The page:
Saturday from 9-10am & Sunday from 7-8am
Nov 24th & 25th, 2012
WXOJ LP – 103.3 FM – Valley Free Radio
Northampton, MA

Featured video: Charity has a great song, “Loving Kindness.” She writes, “Love shouldn’t cost anything. This song emanated from the Buddhist practice of Loving Kindness (also called Metta), whereby you send wishes of health, happiness, safety and peace of mind to yourself and others.”  In this video she shows you the movements to the song so you can show your preK kids how to dance along! Download the song for free here. – www.jamjamjam.com


 Archived Podcasts Radio  Facebook Twitter

PLAYLIST

  • Rolling Stones – “You Can’t Always Get What You Want” [Let It Bleed]
  • Beatles “Dear Prudence” [White Album]
  • Charity and the JAMband – “Grateful” [Family Values]
  • Snatam Kaur – “Long Time Sun” [Sacred Chants for Healing]
  • Gene Kelley – “Singing in the Rain” [Best of Gene Kelley]
  • Charity and the JAMband – “Green Beans Everywhere” [Family Values]
  • Nat King Cole – “Frim Fram Sauce” [The King Cole Trio]
  • William Steig – Sylvester and the Magic Pebble [Read by Charity Kahn]
  • Moody Blues – “Lovely To See You” [On the Threshold of a Dream]
  • Charity and the JAMband – “Love Is Herel” [Family Values]
  • Johnny Nash – “I Can See Clearly Now” [single]
  • Los Lobos – “Peace” [Kiko]
  • Charity and the JAMband – “We Are the Ones” [Family Values]

Q&A: Getting Kids to Write Thank You Cards

QUESTION AND ANSWERS


Does anyone have any age appropriate recommendations on how to get children to write thank-you notes for gifts received this holiday season?

  • Pauline Delton suggests, “I had my (5yo) son just say something to me about his gifts for his birthday (I gave him ideas of what thank you cards might say), and I wrote his words down in a card without changing them much, and then he signed his name. So, for one thing he said something like, “I want to see what bones there are!” and I added “(he means in the excavation kit)”. And then I just let people know ahead of time how we did it so they wouldn’t be confused. –  Another thing would be to call people and thank them, thank them individually at the party if there is one (some cultures don’t send thank you notes; they consider the at-party thank you to be appropriate), or take a pic when the item is worn/used and send that.”
  • Audrey Nystrom Anderson suggests, “For my 3 year old- I have him color in the cards and I write a quick note of thanks (not everyone can decipher scribble ).”
  • Michael Rongner suggests, “Stickers.”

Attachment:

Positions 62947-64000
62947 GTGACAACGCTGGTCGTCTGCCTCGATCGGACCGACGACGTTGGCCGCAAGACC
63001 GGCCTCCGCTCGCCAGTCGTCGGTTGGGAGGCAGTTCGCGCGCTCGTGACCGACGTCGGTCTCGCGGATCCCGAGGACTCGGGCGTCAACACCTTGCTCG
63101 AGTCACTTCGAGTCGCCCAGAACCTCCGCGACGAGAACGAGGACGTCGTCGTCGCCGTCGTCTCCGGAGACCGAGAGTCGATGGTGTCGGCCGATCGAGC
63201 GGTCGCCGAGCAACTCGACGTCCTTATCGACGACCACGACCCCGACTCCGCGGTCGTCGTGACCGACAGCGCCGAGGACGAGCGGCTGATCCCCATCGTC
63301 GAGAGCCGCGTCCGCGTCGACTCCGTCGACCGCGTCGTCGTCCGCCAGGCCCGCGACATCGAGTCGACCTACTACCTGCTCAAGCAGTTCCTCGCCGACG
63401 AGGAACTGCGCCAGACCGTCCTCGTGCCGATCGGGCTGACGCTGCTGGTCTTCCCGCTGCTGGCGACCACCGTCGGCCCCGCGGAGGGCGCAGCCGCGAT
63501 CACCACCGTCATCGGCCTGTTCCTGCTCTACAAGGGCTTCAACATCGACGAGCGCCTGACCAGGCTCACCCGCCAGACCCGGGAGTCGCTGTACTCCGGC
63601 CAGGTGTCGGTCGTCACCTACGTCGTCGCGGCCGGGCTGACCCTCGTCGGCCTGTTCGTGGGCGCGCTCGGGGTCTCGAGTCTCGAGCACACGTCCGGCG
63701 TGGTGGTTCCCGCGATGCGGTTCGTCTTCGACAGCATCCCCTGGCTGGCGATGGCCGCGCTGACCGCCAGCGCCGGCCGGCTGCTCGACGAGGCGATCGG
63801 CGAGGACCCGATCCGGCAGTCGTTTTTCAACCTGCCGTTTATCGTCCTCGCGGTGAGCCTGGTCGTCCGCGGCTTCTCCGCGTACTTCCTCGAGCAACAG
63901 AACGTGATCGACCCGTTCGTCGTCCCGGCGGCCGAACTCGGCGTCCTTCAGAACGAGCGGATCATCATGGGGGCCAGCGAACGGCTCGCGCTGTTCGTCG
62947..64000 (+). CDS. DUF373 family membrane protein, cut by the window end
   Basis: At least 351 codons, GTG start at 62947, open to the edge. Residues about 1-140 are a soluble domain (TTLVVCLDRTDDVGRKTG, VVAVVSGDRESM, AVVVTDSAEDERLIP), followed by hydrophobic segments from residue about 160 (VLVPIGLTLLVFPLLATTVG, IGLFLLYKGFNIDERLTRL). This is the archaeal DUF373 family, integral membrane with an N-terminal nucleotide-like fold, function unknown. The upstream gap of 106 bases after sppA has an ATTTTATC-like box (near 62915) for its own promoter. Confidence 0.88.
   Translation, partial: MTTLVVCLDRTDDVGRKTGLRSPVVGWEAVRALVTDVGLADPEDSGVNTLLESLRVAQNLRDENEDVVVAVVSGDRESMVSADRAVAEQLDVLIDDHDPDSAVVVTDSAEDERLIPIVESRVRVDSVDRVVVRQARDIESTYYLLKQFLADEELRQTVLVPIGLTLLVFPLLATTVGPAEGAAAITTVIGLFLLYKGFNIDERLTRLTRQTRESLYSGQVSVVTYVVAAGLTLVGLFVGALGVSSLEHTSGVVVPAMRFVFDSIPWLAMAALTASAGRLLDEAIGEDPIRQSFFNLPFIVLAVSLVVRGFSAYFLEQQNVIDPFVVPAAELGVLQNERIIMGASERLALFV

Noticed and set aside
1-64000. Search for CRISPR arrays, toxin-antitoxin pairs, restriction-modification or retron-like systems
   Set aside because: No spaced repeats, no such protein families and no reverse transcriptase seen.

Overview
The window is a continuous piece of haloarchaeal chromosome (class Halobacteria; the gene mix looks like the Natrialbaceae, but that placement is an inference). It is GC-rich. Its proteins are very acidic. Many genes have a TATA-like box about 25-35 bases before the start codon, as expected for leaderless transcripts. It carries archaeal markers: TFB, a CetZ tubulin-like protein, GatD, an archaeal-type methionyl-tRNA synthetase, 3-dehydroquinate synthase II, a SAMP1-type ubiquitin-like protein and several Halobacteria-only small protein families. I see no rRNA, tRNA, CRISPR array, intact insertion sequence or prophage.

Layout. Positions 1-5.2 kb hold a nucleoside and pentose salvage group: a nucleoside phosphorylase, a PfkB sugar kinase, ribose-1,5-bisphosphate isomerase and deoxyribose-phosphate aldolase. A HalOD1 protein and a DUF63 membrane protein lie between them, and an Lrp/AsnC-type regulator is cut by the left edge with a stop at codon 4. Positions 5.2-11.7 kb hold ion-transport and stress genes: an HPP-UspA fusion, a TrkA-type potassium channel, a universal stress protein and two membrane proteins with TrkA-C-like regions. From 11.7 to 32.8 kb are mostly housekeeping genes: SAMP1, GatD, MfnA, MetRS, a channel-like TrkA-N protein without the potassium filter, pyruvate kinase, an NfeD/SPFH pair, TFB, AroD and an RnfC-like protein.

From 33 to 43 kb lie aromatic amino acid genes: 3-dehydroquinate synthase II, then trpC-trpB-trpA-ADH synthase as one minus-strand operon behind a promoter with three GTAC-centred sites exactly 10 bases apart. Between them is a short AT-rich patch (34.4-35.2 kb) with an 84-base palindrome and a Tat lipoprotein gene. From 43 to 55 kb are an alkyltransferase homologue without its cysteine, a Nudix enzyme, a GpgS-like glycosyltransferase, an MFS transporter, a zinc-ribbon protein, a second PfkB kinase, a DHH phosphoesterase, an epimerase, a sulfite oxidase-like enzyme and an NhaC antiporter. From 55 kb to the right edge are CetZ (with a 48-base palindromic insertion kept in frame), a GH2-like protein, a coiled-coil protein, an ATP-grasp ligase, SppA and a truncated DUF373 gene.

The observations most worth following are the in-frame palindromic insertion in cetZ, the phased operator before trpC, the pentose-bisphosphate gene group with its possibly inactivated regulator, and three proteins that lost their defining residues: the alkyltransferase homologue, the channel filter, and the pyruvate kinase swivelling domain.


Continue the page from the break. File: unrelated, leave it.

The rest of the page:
• Sara Barry suggests, “My daughter is 3 and has recently started to like using the phone. She’s asked to call people and tell them that she likes or was using something they gave her, so that’s mostly what we are doing now. I’ll probably work on thank you notes with her in the future, but for this year, we’ll stick with calls and thank you in person.”
  • Susan Lillie Robert suggests, “I think if parents sit down and lead by example…set a night that is to write thank you notes and everyone joins in.”
  • Rebecca Dejnak suggests, “My oldest is 5 so I have her write at least her name on the thank you I wrote, often it’s what she tells me. When she was younger and for my 2 yr old, coloring on the non-written side of the card included them in the process.”
  • Lisa Osman suggests, “My child is to young (19 months old) to write, but I am thinking when she is old enough perhaps she can make her own thank you cards and it can be a drawing and I could give it to the person who gave the gift. It may not be in the words “thank you,” but its from their heart!”
  • Amanda Saklad suggests, “As soon as my kids knew how to make their letters, I had them copy a simple THANK YOU letter (one sentence). Before that, I had them dictate a letter while I wrote it and they drew a ‘thank you’ picture. The older ones (9 and 12) write their own and it has to have at least three sentences and be specific about WHAT they are thanking.”
  • Barbara Dunn suggests, “Take a photo of the child with the gift or take a photo of the child holding a hand colored THANK YOU poster. Depending on age and skill set, have them sign their name, copy “Thank you”, then work on sentences.”
  • Sally Yates suggests, “Tell them to. Whose the parent?”
  • Rhonda Anderson suggests, “I have my child make the Thank You card, from which I make copies to send out. Up to now I have been the stenographer taking dictation- she is able to do her own this year. It is important that YOU the parent are also doing Thank You cards- as a parent you are setting the example- and showing how important it is to take the time to Thank- Not to mention spending time with your child. – It should be a fun activity, not a chore…”
  • Rebecca Racz suggests, “Exactly, just make it a fun activity. Depending on the skills level… just a drawing with a little “thank you for the gift!” written by a parent, or a simple sentence and signature by the child is enough. Creating the “card” or other artwork is key, (and the fun part) I think. I have received plenty of cute little scribbles from kids that get the point across just fine!”
  • Megan Banta suggests, “My mom wouldn’t let me play with the toy, wear the clothes, or deposit or spend the money until after the thank you was written – made me write those notes fast!!”
  • Amita Guha suggests, “My mom used to sort of hover over me in the kitchen while I did them in the dining room. Sadly, this made them a hated chore, but I did get them done, and I still do them to this day.”
  • Karen Palmer suggests, “I’ve taught my daughter to truly appreciate any gift she receives and though she may not care for it she understands the importance of being thankful for what she has … and has given.”

[Image credit: (ccl) woodleywonderworks]